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Proun is Nuts, Also Free. You Should Play It. Anyone Can

Ever since I saw that scene in the bar in Hackers where Jonny Lee Miller plays that odd game and trumps Angelina Jolie’s high score, I’ve always been partial to video games that, if an onlooker happens to be watching me play, they’d have absolutely no idea what is going on. This led me to gems like FreQuencyAmplitude, and PixelJunk Eden. I happened by a screenshot of what seemed to be a video game, but I absolutely no idea what was going on, and thus, I’ve been following it up until its release four days ago.

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You see all that stuff happening in the above screenshot? That’s a video game. Proun, it’s called. You play as a fluffy ball that races through abstract art. It took developer Joost van Dongen six years to complete the game, which only has five different official tracks players can race through at four different difficulties. Why did it take so long if it only has five tracks? Proun was a side project that Joost worked on during his spare time, and said spare time didn’t always allow him to work on it. As we recently learned with Duke Nukem Forever, a game that takes so long to develop doesn’t always mean the amount of time put into it will return a great product, but for one guy who has a steady job working on other games, for me, Proun ended up being a must-play, however quickly that play ends up being.

We’ll start with the biggest drawback: Currently, Proun is only offered for Windows. Whether Windows is your gaming platform of choice, the limitation means you actually may not be able to run out and play Proun after I am finished encouraging you to do so if you don’t have a Windows computer. Regardless, Proun is a quick, extremely replayable, must-play title.

As was previously mentioned, in Proun, the player assumes the role of a fluffy ball that races other fluffy balls through abstract art. As the ball picks up speed, the fluff becomes smooth, which is not only visually pleasing, but helps the player gauge the ball’s speed. The track is a cylindrical coil, but instead of terrifying the player into thinking the ball can slide off the coil, the coil actually acts as the ball’s gravitational pull and the ball can never fall off.

At its heart, Proun is a racing game, so the goal is simply to finish in first place and record better race and lap times. In single player, the player races against A.I. balls, but there is also the option to race ghosts of the player’s past races, and a four-player split screen using a combination of segregated areas on the keyboard and joystick input. The controls are simple, with each player only requiring five buttons total, for instance, the standard WASD setup to control the ball’s speed and movement, and the shift key to activate a speed boost, but the player can customize the controls.

Players rotate their ball around the cylindrical track in such a way where it’s more like they’re rotating the entire level around the moving ball, as the camera stays upright with the ball, rather than the player losing sight of the ball if it goes to, for example, the underside of the track.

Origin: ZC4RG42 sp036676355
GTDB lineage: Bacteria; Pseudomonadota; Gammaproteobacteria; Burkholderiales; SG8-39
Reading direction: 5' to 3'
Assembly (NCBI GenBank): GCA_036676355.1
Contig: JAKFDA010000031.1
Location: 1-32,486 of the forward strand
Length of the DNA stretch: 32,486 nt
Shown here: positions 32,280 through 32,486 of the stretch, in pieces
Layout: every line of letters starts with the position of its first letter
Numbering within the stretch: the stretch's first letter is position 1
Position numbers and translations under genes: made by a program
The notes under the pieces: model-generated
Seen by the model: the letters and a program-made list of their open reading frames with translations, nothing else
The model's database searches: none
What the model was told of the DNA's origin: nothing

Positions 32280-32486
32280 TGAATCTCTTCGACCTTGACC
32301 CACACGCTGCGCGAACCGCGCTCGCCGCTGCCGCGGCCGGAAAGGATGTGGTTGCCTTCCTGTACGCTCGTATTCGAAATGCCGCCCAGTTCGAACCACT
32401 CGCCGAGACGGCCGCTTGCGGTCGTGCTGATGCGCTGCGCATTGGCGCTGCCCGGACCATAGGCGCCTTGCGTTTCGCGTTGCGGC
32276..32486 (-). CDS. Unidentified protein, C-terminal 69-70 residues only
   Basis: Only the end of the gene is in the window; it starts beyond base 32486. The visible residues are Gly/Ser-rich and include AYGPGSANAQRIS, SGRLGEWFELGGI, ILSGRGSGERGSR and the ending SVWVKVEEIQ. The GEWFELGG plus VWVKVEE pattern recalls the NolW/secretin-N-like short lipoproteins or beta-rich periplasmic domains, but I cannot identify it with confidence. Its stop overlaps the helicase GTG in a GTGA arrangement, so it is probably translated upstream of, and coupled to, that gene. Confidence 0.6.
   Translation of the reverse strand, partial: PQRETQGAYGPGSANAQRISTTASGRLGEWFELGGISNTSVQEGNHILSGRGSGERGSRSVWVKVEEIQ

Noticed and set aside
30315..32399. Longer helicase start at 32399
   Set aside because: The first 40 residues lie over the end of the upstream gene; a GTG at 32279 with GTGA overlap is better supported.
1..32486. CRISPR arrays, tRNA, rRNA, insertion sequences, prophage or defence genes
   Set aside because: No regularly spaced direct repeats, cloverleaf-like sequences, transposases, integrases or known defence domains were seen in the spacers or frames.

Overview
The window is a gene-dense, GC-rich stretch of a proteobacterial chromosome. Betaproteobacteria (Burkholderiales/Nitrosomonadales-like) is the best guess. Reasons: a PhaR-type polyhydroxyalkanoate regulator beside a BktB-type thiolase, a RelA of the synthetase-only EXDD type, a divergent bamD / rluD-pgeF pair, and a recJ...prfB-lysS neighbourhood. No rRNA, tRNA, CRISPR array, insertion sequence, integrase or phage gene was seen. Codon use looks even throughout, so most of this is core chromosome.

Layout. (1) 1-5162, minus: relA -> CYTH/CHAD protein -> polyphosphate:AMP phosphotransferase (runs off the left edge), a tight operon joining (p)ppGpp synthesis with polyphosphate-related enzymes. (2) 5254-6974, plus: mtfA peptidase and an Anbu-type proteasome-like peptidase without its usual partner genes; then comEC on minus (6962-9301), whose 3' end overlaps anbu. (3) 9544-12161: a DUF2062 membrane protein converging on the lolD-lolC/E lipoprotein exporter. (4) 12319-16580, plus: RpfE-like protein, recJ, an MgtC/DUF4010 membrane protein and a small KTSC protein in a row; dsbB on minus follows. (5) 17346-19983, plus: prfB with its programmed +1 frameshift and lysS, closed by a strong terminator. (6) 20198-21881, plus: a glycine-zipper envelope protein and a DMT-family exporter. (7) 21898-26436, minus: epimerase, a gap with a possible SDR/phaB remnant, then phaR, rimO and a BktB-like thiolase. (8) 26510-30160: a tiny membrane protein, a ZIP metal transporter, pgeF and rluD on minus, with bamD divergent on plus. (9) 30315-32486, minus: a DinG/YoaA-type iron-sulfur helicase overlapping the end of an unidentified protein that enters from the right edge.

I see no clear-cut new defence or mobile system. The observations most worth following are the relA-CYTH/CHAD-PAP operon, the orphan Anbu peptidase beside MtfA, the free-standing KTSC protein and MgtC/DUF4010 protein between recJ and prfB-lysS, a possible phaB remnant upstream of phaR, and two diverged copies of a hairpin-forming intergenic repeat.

Though the player races his friends, ghosts of past performances or A.I. controlled balls, the real opponent of the game is the abstract art protruding onto the cylindrical track.

If the ball hits the objects in any way, depending on how dead-on the collision is, the ball can come to a complete stop or simply slow down a bit, with neither result beneficial for a game in which the player attempts to finish first.

The game allows the player to unlock a few different difficulties, with the main focus of speeding up the track each difficulty increase, rather than focusing on adding more obstacles or far superior opponents. After unlocking a few difficulties during my play sessions, I noticed that muscle memory became the main skill that helped me dodge the oncoming art, as opposed to using visual cues, which I felt actually increased the replayability of Proun, turning it into a sort of visual meditative aid. The soundtrack of uppity jazz certainly furthers that sentiment.

Best of all? Proun is available in two options: Free and pay-what-you-want, with the pay-what-you-want version coming with an extra track if paid for with at least a minimum price of $2. On top of that, Proun allows for user-generated tracks, so the seemingly minimal amount of initial tracks (even though the game comes in pretty cheap at a price of whatever you want) quickly balloons into a potentially infinite amount if the game catches on.

The game is lightweight and once it is mastered, if you aren’t feeling like participating in some visual meditation, only the user-generated levels will really increase replayability, but regardless of the overall quick experience, the game is fun and it is extremely gratifying whenever you race by the Objets d′art unharmed, and hey, if you want people to have no idea what in the world you’re doing when they pass by your computer, Proun is a safe bet to turn some heads.

Check out the trailer below, then go give some money to Joost van Dongen.

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